I had an epiphany the other day. I worked out when it was I really became a parent.
Yes, being there at the birth following 9 months of my wife’s pregnancy was a clue, as was the presence of this baby they allowed me to take home from hospital with her. Strange, surreal days full of not enough sleep and far too much Medieval on the PSOne (hey, first-time on paternity leave, not a lot to do for those first 2 weeks). But it wasn’t until a few years and a couple more kids later that it twigged. And I was reminded of it again the other night.
Picture the scene. It’s 1AM, you’re with your mates, you’ve been drinking and eating. One of you throws up. Now – and I can’t explain this – the human mind is practically hard-wired to join in whenever you see, hear or smell someone vomiting. You can feel your own gag reflex going, you know that you’re about to see whatever it was you had for dinner all over again.
Now. Picture the scene. It’s 1AM, you’re woken by the sound of one of your kids throwing up. If you’re lucky, it’s in the bathroom where you can wipe everything down. More likely, they’re sat on the side of the bed decorating the floor. Some kind of parent reflex kicks in! You don’t join in, you don’t feel remotely nauseous. Somehow you and your partner calmly multitask – getting the kid to the bathroom, cleaning them up, calming them down; stripping the bed, knowing on an almost instinctive level just how much bedding you need to change – just the quilt cover? total strip-the-bed-and-rebuild-from-scratch-including-fresh-quilt?; identifying the patches on the floor that need cleaning and the toys/books that are going to be either cleaned or chucked.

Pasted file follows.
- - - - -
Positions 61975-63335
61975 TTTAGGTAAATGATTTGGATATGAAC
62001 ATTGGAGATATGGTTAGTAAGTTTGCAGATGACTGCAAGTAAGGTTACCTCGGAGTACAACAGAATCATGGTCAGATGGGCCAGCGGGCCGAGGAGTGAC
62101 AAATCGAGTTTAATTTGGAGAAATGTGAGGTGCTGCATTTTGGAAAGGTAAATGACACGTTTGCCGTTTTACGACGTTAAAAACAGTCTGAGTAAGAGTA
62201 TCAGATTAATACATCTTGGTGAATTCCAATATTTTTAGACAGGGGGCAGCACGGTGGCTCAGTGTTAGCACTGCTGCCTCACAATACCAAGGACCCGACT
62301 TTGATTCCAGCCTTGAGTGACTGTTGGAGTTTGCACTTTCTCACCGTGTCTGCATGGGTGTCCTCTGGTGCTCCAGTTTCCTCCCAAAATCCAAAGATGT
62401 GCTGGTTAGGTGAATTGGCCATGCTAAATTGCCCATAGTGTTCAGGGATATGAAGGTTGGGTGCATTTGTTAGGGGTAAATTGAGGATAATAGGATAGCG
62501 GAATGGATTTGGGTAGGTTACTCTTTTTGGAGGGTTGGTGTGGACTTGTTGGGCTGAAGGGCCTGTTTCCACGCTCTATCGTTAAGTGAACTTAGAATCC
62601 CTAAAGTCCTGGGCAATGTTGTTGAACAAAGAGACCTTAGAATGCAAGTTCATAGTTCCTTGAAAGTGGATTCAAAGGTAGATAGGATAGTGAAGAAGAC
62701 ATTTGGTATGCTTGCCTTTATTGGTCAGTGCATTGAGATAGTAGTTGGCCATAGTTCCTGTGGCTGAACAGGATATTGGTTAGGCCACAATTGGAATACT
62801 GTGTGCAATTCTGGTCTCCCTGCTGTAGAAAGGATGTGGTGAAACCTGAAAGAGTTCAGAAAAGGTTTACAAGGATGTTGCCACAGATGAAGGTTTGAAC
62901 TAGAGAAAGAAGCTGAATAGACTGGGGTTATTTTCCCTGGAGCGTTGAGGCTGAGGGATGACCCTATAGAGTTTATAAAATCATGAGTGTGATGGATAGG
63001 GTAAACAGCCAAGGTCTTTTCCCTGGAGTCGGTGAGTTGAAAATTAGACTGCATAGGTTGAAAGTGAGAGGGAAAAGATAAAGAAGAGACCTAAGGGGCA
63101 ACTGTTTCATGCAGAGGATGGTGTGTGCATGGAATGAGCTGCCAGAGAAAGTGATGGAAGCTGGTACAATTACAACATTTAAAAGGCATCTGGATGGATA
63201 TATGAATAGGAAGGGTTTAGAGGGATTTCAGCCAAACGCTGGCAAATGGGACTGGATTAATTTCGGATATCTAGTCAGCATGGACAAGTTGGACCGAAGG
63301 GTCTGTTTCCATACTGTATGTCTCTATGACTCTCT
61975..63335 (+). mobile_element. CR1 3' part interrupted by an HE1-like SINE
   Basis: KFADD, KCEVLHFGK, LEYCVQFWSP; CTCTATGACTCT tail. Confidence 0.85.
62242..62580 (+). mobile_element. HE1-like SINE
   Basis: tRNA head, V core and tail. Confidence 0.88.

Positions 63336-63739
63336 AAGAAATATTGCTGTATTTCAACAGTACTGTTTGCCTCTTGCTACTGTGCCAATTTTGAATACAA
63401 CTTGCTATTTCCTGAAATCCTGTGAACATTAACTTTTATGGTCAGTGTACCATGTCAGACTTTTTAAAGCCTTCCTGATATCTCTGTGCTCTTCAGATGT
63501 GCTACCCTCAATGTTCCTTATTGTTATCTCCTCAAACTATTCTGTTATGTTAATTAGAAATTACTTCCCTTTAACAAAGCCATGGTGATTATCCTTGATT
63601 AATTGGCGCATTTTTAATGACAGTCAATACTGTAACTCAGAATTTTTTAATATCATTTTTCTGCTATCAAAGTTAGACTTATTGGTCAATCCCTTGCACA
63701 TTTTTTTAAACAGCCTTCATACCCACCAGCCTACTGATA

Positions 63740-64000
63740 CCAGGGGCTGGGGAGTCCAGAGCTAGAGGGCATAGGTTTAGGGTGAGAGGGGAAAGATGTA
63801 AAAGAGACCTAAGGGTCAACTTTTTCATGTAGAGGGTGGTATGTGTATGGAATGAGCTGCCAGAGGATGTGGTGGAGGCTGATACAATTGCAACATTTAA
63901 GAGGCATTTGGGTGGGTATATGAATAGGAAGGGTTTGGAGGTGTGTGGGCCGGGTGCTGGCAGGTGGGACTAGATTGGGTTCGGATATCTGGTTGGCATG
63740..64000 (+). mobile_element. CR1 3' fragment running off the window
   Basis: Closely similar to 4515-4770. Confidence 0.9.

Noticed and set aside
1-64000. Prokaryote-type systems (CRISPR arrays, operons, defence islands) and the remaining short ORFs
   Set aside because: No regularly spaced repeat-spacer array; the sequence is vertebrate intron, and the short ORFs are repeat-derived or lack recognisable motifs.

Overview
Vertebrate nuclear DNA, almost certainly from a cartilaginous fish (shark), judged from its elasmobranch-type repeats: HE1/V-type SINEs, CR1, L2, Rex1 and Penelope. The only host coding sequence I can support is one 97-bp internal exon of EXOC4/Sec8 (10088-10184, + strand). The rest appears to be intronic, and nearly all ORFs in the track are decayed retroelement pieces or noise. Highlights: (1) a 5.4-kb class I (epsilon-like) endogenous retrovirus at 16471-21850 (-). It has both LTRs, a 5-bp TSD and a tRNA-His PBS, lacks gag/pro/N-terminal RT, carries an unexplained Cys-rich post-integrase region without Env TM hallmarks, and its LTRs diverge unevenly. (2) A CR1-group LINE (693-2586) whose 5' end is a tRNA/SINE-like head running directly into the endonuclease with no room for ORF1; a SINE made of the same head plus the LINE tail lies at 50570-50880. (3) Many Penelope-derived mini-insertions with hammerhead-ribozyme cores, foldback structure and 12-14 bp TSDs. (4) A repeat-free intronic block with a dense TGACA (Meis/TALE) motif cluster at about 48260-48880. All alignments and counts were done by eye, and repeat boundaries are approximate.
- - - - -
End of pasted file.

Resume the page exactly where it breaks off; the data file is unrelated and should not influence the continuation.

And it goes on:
This isn’t something that you build up to gradually, I remember dealing with the first incident just as calmly as the most recent. You even find yourself mentally working out how digested the stuff was you’re cleaning up/washing off to get an idea of how sick they are! The most recent one was, in case anyone’s interested, a case of eyes-bigger-than-belly coupled with said kid’s determination to finish everything on his plate. A noble and laudable aim and we certainly didn’t insist he did so.
Oh, and you really know you’re a parent when you can trade stories like this as dinner party conversation.